Date of Award


Degree Name

Master of City and Regional Planning/MS in Engineering (Transportation Planning Specialization)


City and Regional Planning


Dr. William W. Riggs


Communities across the United States, of all sizes, have accepted that maintaining the automobile-centric design of their cities is not a sustainable way to plan for the future growth, public health or safety of their cities or citizens. As a result, communities have begun to embrace a shift in their design and engineering standards to allow for pedestrian and bicycle friendly facilities that safely accommodate and encourage mode choice. Through the collective will of the public and city leadership, communities are rapidly moving toward implementing plans and design standards that re-establish the public right of way as safe and accessible for pedestrians and bicyclists, as well as automobiles.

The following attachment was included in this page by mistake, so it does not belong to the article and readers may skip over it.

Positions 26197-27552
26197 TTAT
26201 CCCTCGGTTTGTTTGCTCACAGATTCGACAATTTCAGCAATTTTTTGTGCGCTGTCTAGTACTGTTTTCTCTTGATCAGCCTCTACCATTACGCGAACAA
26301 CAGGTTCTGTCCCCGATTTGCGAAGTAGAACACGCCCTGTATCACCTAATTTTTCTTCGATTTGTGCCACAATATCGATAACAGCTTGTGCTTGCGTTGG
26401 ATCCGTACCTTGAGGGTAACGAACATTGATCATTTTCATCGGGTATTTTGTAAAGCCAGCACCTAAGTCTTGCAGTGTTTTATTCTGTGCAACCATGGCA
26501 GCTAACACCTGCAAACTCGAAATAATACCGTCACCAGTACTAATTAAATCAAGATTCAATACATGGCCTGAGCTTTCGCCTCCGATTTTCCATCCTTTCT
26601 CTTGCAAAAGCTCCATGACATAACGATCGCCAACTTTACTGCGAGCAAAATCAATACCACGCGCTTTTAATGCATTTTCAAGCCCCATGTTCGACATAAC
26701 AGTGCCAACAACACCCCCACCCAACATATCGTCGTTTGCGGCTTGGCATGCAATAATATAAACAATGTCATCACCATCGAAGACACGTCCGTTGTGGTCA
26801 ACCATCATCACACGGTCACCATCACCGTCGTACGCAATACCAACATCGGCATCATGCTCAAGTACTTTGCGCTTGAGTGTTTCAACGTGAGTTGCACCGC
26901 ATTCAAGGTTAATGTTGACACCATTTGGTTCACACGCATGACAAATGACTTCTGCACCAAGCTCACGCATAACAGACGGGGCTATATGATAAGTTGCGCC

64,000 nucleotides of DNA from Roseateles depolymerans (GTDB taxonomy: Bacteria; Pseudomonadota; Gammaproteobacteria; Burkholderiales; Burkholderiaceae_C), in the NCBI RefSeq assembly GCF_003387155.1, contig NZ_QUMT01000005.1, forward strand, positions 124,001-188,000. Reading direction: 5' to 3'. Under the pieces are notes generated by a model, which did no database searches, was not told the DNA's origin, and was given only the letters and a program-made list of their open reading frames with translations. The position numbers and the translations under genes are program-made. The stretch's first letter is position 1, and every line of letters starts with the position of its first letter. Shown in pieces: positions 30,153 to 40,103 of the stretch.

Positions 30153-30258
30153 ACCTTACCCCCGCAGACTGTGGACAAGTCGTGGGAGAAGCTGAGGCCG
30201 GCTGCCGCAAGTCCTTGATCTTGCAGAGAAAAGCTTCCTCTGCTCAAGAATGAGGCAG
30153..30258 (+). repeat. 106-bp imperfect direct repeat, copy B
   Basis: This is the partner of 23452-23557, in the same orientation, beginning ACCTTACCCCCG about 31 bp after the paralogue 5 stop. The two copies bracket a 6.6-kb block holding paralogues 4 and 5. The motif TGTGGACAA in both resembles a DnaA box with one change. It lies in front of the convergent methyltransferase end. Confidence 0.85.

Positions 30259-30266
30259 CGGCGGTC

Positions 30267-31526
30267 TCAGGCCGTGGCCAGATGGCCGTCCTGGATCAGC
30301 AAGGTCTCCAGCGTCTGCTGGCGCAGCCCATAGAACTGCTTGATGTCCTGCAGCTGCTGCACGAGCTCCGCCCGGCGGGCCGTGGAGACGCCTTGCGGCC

However, in the face of increasingly diminished federal and state transportation funding, cities are looking toward creative local funding mechanisms to pay for their bicycle and pedestrian infrastructure. To understand the types of local funding being used, this thesis analyzes eleven different sized case study cities across the U.S. that are leaders in planning for, and implementing, multimodal capital projects and programs.

These national leaders most widely used the county sales tax measure as a funding mechanism. Additional popular approaches were general fund allocations, transportation impact fees and bond issues. The case study analysis also revealed that cities often looked to more than one local funding source to fund their bicycle and pedestrian capital projects.